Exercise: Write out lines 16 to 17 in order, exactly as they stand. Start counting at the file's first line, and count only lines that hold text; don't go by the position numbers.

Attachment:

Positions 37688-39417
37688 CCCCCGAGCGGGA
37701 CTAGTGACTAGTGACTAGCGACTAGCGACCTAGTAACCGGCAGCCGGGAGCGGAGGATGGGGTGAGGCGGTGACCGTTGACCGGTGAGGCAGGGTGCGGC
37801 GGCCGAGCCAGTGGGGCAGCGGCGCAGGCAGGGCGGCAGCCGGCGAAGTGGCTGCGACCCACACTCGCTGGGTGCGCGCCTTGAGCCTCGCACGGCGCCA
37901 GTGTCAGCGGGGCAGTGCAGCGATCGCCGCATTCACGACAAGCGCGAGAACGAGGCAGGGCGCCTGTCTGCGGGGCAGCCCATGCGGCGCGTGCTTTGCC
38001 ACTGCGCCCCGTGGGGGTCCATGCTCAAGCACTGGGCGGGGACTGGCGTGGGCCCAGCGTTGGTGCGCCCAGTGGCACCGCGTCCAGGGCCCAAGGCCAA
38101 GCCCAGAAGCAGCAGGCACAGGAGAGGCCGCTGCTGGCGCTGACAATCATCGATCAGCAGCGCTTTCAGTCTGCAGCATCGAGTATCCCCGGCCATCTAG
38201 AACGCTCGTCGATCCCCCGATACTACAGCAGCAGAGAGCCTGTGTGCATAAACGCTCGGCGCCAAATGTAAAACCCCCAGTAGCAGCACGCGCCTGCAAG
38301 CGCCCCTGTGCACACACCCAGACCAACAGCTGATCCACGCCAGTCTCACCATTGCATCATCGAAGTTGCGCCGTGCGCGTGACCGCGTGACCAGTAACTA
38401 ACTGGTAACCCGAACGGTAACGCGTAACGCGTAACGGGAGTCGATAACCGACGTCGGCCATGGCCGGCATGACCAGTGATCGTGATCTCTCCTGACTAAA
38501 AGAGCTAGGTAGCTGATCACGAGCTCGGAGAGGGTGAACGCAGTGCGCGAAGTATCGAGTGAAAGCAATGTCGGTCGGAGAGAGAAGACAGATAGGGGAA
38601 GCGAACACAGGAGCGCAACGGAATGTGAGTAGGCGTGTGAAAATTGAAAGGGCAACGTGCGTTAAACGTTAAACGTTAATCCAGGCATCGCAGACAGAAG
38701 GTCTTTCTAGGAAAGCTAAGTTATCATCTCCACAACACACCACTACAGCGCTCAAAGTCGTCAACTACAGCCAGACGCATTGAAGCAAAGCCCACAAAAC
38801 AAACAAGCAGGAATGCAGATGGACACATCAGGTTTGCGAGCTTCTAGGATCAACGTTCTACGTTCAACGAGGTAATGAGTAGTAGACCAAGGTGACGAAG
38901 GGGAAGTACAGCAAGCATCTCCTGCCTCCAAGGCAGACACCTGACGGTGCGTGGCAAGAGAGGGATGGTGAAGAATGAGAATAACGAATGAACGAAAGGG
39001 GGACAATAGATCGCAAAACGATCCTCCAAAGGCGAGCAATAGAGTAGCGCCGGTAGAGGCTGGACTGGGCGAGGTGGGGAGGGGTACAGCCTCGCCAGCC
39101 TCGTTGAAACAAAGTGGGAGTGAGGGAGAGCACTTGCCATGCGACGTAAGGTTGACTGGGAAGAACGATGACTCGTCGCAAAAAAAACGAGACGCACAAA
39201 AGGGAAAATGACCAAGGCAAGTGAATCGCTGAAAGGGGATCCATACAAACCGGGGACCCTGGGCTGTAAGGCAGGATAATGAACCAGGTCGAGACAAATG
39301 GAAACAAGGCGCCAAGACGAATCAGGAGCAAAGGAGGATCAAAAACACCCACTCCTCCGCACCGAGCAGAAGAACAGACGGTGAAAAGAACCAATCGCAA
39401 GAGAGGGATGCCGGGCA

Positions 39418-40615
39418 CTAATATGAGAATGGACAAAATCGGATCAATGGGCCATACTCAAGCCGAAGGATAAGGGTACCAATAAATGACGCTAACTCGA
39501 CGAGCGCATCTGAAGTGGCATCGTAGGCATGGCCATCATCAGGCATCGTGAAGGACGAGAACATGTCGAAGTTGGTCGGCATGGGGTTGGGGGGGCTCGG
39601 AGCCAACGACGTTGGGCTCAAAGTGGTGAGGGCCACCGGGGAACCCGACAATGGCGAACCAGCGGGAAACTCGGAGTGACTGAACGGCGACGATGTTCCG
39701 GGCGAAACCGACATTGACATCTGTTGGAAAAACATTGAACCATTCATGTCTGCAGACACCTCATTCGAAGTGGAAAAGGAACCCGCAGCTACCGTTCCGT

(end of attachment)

39001 GGACAATAGATCGCAAAACGATCCTCCAAAGGCGAGCAATAGAGTAGCGCCGGTAGAGGCTGGACTGGGCGAGGTGGGGAGGGGTACAGCCTCGCCAGCC
39101 TCGTTGAAACAAAGTGGGAGTGAGGGAGAGCACTTGCCATGCGACGTAAGGTTGACTGGGAAGAACGATGACTCGTCGCAAAAAAAACGAGACGCACAAA